While in Pennsylvania Mr. Bovaird took an active part in local military affairs. He was a member of the National Guard of Pennsylvania from 1889 to 1899. On May 10, 1898, a few weeks after the outbreak of the Spanish-American war, he enlisted in the Sixteenth Pennsylvania Regiment of Volunteer Infantry, serving as first lieutenant of Company C and saw some active service in Porto Rico with General Miles. He was mustered out December 28, 1898. While a resident of Bradford he served on the board of health and was a member of the city council six years and two years as its president. He is progressive in politics. He is a director of the Independence Building & Loan Association. Fraternally he is affiliated with Fortitude Lodge No. 107, Ancient, Free and Accepted Masons, and with the Royal Arch Chapter, the Knights Templar Commandery and the council bodies in Independence, is a thirty-second degree Scottish Rite Mason in the Consistory at Cowdersport, Pennsylvania, and was initiated in the Mystic Shrine in Zem Zem Temple at Erie, Pennsylvania, and now belongs to Mirzah Temple at Pittsburgh, Kansas. He is also a past grand in the Independent Order of Odd Fellows and formerly belonged to the Canton and Rebekah degrees of that order.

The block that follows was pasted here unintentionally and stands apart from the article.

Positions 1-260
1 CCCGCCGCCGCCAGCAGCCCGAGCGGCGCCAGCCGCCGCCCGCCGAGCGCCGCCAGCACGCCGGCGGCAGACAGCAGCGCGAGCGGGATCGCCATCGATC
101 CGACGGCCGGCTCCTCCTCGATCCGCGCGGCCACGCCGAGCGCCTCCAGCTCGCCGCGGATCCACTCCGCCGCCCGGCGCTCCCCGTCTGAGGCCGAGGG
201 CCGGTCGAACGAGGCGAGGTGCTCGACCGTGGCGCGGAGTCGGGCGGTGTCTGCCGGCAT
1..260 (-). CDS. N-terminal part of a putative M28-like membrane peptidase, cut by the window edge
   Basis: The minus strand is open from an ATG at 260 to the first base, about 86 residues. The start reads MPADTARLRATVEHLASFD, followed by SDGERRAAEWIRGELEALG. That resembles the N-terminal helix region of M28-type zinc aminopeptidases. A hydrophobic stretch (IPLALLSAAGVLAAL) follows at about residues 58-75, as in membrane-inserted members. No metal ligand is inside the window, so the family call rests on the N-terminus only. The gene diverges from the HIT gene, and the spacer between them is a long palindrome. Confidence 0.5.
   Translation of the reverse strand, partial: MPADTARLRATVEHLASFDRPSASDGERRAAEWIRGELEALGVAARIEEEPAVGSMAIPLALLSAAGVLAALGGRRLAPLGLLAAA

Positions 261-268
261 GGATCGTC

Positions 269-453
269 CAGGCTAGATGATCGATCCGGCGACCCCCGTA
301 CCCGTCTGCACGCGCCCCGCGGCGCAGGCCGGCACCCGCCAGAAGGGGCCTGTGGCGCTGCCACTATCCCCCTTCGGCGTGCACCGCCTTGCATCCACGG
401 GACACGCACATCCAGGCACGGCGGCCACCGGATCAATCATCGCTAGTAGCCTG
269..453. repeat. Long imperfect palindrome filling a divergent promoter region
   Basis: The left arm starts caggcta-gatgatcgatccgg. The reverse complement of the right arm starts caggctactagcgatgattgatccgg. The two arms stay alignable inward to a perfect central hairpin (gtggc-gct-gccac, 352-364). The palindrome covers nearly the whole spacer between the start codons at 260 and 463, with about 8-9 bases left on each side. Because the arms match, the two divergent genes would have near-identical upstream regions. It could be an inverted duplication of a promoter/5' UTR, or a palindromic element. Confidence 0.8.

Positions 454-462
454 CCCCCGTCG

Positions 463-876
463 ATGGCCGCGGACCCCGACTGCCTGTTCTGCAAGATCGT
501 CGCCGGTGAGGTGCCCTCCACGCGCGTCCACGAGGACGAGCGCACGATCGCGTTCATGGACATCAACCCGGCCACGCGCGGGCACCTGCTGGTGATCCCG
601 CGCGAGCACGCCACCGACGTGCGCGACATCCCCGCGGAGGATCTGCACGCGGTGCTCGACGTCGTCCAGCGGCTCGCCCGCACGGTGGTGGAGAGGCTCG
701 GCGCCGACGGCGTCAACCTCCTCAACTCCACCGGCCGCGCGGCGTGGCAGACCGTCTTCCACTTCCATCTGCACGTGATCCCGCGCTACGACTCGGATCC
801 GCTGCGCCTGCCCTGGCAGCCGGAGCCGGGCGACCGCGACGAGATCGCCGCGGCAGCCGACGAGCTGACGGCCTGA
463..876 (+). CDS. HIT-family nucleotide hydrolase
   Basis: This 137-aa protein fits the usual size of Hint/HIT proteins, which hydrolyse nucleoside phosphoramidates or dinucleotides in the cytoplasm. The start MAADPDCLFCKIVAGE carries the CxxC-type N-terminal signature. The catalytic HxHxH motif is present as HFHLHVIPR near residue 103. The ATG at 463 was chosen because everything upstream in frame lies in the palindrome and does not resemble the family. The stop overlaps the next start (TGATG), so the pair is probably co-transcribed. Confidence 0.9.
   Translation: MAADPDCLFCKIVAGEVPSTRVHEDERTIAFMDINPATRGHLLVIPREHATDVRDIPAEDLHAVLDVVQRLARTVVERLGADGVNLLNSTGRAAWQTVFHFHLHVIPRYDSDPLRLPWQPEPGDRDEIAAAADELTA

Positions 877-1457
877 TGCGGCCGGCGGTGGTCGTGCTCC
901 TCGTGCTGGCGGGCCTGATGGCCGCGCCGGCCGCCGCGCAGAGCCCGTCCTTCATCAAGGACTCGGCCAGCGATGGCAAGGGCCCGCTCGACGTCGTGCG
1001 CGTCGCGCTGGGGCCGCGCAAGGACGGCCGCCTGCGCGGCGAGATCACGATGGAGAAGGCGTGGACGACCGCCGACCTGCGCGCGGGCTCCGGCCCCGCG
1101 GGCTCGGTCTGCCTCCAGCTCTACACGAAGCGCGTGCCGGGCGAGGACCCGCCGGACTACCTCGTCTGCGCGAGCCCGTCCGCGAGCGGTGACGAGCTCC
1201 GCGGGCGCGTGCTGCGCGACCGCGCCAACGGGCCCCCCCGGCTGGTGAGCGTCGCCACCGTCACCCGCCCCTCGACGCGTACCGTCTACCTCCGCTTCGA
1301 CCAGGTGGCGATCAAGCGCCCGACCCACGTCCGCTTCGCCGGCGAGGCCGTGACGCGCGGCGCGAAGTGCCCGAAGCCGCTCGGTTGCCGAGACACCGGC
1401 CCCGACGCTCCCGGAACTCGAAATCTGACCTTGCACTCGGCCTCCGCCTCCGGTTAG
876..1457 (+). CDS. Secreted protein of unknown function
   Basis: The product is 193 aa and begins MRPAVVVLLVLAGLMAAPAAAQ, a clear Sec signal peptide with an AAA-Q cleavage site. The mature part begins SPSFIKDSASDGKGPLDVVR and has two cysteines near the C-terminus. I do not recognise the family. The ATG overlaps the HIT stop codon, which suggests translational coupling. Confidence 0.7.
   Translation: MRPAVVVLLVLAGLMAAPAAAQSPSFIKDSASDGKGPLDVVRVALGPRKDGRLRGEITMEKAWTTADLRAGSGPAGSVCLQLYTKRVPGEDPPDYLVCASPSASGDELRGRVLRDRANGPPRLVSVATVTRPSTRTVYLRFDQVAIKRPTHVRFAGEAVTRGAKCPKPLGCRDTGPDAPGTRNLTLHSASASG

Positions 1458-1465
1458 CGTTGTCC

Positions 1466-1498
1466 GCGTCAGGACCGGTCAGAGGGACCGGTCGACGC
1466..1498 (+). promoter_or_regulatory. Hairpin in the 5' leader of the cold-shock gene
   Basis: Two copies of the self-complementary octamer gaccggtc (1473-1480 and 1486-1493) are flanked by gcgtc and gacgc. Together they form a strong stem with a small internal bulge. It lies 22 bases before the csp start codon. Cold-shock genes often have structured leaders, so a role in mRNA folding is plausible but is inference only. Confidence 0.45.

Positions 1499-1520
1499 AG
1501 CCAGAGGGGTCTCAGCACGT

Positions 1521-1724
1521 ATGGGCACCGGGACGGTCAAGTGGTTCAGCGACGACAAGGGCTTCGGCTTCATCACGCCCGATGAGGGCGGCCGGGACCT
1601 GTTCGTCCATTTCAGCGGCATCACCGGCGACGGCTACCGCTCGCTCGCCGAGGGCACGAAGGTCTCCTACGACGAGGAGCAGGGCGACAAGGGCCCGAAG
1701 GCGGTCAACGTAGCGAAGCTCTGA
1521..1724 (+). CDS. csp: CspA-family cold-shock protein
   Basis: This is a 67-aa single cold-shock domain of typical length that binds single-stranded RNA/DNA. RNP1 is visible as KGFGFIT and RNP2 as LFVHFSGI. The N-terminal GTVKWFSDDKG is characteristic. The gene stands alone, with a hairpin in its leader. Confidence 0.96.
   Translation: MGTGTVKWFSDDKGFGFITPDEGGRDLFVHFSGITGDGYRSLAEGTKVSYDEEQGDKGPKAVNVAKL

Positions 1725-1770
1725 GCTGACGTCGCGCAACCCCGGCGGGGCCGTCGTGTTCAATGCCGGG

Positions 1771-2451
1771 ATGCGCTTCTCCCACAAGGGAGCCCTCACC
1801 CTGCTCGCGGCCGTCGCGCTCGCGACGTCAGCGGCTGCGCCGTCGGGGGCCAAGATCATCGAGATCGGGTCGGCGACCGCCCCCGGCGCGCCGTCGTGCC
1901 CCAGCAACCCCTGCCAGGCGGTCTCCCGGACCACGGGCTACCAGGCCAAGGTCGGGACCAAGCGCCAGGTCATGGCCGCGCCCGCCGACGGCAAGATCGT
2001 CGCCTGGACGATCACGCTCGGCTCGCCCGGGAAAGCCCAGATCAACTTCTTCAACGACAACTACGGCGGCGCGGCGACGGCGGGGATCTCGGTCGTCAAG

In 1885, at Bradford, Pennsylvania, Mr Bovaird married Miss Anna L. Davis, daughter of the late F. T. and Mary Ellen Davis. Her father was a rigbuilding contractor in the oil fields. Mr. and Mrs. Bovaird have a family of seven children: Zella is the wife of W. D. O'Neil, now assistant secretary of the Fulton Iron Works at St. Louis, Missouri; Francis D., who is connected with the Bovaird Supply Company in the office at Independence, and by his marriage to Nellie Watt of Independence has a daughter, Janet; William Merwin, secretary and treasurer of the Bovaird Supply Company at Independence; Gladys E. is a sophomore in the Emporia College; Davis is a junior in the same college; Helen Emma graduated from the Montgomery County High School and is now assistant secretary of the Independence Young Women's Christian Association; Doris is in the freshman class of the Montgomery County High School.


A Standard History of Kansas and Kansans, written and compiled by William E. Connelley, Secretary of the Kansas State Historical Society, Topeka. Chicago: Lewis Publishing Company, copyright 1918; transcribed 1997.